A quarter of the world's corporate and financial institutions are now trading foreign exchange (FX) products online, up from 17% at the end of 2001, and volumes traded via the Web are expected to rise even more by year's end, according to research from Greenwich Associates.
Connecticut-based consulting firm Greenwich Associates surveyed treasurers, assistant treasurers and other financial professionals at more than 2,700 corporate and financial institutions that that each trade $250 million or more annually in FX products. Interviews were conducted throughout Asia, Europe and the Americas.
Online FX trading is most prevalent in the US, where four out of every ten institutions are trading some FX volume electronically, up from 27% in 2001. Strong growth has also been reported in continental Europe (up from 15% to 29%) and Australia/New Zealand (from 23% to 30%).
Volumes in 2002 climbed from 26% to 32% of the total trading volume among those institutions trading online, and is expected to rise to 40% by 2003.
But despite the take-up, more than half of the marketplace do not trade electronically now and have no plans to do so in the future. The survey shows that 46% of financial institutions say they don't intend to trade online, compared with 60% of corporate institutions.
The main drawback to online forex trading, according to those who do not utilise it, is the loss of personal contact. Peter D'Amario, consultant, Greenwich Associates, says market participants enjoy longstanding personal relationships with their principal dealers and rely on them to supply market updates.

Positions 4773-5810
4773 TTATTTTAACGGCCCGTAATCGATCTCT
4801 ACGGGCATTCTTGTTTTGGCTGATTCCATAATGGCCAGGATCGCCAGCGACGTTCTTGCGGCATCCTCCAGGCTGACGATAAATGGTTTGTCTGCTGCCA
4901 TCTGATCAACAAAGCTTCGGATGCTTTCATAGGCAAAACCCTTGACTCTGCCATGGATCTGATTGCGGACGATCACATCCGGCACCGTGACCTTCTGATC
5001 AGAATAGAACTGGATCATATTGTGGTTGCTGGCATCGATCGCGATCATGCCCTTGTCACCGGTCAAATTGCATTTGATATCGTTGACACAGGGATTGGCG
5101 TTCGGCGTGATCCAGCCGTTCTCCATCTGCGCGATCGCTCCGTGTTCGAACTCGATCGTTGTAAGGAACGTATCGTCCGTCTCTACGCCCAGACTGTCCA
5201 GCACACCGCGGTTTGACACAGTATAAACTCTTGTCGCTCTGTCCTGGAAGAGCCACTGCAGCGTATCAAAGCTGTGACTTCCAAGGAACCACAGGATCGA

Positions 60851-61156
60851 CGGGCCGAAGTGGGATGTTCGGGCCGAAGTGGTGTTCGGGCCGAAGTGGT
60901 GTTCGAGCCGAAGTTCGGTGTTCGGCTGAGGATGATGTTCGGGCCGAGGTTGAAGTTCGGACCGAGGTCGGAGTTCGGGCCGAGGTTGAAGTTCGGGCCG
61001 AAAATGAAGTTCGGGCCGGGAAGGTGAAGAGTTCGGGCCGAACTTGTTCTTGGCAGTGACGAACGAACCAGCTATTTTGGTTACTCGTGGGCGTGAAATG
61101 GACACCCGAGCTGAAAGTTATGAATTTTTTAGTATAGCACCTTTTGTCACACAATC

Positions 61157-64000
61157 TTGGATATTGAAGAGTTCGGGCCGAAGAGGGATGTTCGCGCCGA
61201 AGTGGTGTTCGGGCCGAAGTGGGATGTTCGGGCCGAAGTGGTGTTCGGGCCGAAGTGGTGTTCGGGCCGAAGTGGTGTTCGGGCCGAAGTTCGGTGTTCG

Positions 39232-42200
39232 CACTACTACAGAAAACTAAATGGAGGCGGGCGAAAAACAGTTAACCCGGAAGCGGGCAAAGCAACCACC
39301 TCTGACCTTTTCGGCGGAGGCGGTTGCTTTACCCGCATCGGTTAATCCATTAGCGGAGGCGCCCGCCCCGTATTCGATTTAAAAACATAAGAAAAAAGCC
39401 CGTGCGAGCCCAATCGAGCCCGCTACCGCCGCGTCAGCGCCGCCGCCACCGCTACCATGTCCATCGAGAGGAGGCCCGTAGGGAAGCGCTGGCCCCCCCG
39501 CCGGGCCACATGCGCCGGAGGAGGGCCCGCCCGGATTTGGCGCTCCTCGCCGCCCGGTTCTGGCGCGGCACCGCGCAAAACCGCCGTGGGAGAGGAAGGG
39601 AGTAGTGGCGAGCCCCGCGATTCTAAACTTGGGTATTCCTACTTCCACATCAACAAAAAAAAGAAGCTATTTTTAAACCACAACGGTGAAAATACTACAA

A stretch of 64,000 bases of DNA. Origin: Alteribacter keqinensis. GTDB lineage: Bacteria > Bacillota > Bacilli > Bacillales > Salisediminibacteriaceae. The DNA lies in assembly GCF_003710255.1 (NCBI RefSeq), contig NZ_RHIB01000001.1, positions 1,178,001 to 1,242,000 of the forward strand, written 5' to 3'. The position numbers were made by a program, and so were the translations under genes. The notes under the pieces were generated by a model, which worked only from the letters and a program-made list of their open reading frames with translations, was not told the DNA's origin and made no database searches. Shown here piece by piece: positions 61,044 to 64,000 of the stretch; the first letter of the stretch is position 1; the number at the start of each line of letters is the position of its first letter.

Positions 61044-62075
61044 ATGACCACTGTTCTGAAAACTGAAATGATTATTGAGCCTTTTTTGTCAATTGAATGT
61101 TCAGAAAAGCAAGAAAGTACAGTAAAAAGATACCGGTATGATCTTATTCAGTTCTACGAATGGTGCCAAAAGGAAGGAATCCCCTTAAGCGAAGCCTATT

He adds that those reservations may well melt away as these institutions observe the continued success of e-trading.
The research also shows that corporations and financial institutions have different attitudes to fx trading via the Web. One-third of financial institutions are trading online and trade nearly $2.9 trillion in annual electronic foreign exchange volume. By contrast, 22% of corporate institutions trade via the Web, with online volume estimated to represent a total of around $770 billion annually.
D'Amario says for the great majority of corporations, the need to trade FX is a rather unwelcome sideline unrelated to their core business.
The proportion of FX users using straight-through processing (STP) remains below 15%, and Greenwich Associates consultants say that even this figure may depend on a liberal definition of what STP is.
Tim Sangston, Greenwich Associates consultant, comments: "STP means different things to different people, and when you actually peel the onion, you find that complete STP - in the sense of pushing a button and getting a trade executed, confirmed, and entered into the books - doesn't exist yet."
Only 14% of all institutions trading foreign exchange said they used STP in 2002, up from 13% in 2001. But the proportion of those saying they do not plan to use STP fell in 2002 from 69% to 59%.